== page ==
Transformers documentation

Export to ONNX

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# Export to ONNX

If you need to deploy 🤗 Transformers models in production environments, we recommend exporting them to a serialized format that can be loaded and executed on specialized runtimes and hardware. In this guide, we’ll show you how to export 🤗 Transformers models to ONNX (Open Neural Network eXchange).

ONNX is an open standard that defines a common set of operators and a common file format to represent deep learning models in a wide variety of frameworks, including PyTorch and TensorFlow. When a model is exported to the ONNX format, these operators are used to construct a computational graph (often called an intermediate representation) which represents the flow of data through the neural network.

By exposing a graph with standardized operators and data types, ONNX makes it easy to switch between frameworks. For example, a model trained in PyTorch can be exported to ONNX format and then imported in TensorFlow (and vice versa).

🤗 Transformers provides a transformers.onnx package that enables you to convert model checkpoints to an ONNX graph by leveraging configuration objects. These configuration objects come ready made for a number of model architectures, and are designed to be easily extendable to other architectures.

You can also export 🤗 Transformers models with the optimum.exporters.onnx package from 🤗 Optimum.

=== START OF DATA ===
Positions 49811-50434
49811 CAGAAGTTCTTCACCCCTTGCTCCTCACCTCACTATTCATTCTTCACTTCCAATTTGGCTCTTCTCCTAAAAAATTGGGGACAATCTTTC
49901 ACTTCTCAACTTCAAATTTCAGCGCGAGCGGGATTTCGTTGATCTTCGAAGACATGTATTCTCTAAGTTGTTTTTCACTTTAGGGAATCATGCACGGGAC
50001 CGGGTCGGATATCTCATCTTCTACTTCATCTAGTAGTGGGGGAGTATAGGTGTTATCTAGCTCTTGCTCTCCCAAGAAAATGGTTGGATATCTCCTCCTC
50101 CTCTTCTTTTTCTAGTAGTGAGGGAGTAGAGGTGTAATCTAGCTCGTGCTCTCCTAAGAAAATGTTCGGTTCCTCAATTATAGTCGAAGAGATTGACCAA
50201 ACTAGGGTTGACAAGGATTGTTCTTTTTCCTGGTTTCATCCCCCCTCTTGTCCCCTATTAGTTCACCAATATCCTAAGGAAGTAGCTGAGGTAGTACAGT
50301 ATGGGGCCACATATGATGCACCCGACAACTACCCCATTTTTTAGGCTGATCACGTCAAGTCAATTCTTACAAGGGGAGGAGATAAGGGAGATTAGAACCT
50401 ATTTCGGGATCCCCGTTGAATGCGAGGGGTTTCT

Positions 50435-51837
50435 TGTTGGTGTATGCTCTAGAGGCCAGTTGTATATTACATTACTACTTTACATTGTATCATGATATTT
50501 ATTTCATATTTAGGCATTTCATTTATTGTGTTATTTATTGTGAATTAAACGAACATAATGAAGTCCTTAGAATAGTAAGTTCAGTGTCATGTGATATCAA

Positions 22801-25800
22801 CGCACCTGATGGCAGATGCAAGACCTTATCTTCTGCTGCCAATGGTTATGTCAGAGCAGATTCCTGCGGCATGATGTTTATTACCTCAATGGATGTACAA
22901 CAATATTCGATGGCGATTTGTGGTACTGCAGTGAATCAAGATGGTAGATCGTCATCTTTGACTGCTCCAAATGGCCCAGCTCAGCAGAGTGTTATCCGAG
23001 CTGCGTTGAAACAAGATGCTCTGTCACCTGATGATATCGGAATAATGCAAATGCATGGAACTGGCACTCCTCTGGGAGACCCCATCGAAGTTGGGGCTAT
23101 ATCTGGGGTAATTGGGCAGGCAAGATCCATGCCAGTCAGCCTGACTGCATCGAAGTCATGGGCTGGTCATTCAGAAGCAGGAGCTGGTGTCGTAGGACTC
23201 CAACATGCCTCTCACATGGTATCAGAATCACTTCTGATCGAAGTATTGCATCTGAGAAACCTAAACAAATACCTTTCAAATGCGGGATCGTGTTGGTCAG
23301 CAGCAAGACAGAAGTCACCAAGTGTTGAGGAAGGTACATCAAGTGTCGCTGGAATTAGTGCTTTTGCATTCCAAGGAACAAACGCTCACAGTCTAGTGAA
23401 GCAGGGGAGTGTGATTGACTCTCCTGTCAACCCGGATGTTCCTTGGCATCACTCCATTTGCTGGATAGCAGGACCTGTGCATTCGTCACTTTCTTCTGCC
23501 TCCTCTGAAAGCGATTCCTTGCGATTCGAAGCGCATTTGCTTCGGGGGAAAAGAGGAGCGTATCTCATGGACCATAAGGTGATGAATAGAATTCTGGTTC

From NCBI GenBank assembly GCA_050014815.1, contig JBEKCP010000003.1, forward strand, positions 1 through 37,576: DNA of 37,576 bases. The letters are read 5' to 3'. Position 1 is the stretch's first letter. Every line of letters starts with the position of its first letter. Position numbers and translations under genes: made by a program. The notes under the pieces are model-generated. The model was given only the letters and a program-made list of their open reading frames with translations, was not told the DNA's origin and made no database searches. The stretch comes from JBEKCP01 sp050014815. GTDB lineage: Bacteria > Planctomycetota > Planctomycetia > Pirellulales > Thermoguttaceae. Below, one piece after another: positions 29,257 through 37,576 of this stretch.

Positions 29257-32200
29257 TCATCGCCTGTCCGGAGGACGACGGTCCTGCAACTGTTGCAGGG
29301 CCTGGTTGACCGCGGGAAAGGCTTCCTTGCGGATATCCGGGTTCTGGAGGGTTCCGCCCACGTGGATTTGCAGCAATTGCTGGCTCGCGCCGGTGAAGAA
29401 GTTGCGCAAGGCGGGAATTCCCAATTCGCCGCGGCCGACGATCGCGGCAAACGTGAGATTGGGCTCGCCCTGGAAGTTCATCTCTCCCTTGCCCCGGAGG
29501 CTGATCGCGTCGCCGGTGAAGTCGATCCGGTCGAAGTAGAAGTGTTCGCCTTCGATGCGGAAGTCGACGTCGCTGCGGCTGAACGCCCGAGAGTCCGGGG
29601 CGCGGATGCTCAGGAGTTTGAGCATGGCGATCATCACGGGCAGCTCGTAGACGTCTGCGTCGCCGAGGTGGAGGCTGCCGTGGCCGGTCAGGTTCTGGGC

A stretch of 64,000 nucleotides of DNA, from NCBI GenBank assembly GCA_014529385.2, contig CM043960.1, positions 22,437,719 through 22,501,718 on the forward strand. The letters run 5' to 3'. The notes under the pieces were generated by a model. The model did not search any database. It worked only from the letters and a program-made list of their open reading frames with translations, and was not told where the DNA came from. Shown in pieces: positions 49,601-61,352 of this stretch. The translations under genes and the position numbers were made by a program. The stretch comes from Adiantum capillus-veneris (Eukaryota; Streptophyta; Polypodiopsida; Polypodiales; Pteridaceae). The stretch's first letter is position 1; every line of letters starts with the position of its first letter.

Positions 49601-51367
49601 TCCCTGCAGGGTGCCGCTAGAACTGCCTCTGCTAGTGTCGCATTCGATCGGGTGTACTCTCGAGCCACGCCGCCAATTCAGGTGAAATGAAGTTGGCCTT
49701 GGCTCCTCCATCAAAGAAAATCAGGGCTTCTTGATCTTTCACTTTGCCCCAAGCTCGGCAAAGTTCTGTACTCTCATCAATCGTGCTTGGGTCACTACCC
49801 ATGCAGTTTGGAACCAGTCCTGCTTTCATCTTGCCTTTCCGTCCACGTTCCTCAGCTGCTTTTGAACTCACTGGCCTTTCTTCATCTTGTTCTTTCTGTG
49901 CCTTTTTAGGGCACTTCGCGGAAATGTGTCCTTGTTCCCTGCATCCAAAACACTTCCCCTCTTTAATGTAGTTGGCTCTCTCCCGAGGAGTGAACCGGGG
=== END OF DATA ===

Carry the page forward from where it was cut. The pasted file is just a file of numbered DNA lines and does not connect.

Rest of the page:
Once exported, a model can be:

To explore all these features, check out the 🤗 Optimum library.

• ALBERT
• BART
• BEiT
• BERT
• BigBird
• BigBird-Pegasus
• Blenderbot
• BlenderbotSmall
• BLOOM
• CamemBERT
• Chinese-CLIP
• CLIP
• CodeGen
• Conditional DETR
• ConvBERT
• ConvNeXT
• Data2VecText
• Data2VecVision
• DeBERTa
• DeBERTa-v2
• DeiT
• DETR
• DistilBERT
• ELECTRA
• ERNIE
• FlauBERT
• GPT Neo
• GPT-J
• GPT-Sw3
• GroupViT
• I-BERT
• ImageGPT
• LayoutLM
• LayoutLMv3
• LeViT
• Longformer
• LongT5
• M2M100
• Marian
• mBART
• MobileBERT
• MobileNetV1
• MobileNetV2
• MobileViT
• MT5
• OpenAI GPT-2
• OWL-ViT
• Perceiver
• PLBart
• PoolFormer
• RemBERT
• ResNet
• RoBERTa
• RoBERTa-PreLayerNorm
• RoFormer
• SegFormer
• SqueezeBERT
• Swin Transformer
• T5
• Table Transformer
• Vision Encoder decoder
• ViT
• Whisper
• XLM
• XLM-RoBERTa
• XLM-RoBERTa-XL
• YOLOS

In the next two sections, we’ll show you how to:

• Export a supported model using the transformers.onnx package.
• Export a custom model for an unsupported architecture.

## Exporting a model to ONNX

The recommended way of exporting a model is now to use optimum.exporters.onnx, do not worry it is very similar to transformers.onnx!

To export a 🤗 Transformers model to ONNX, you’ll first need to install some extra dependencies:

pip install transformers[onnx]

The transformers.onnx package can then be used as a Python module:

python -m transformers.onnx --help

usage: Hugging Face Transformers ONNX exporter [-h] -m MODEL [--feature {causal-lm, ...}] [--opset OPSET] [--atol ATOL] output

positional arguments:
output                Path indicating where to store generated ONNX model.

optional arguments:
-h, --help            show this help message and exit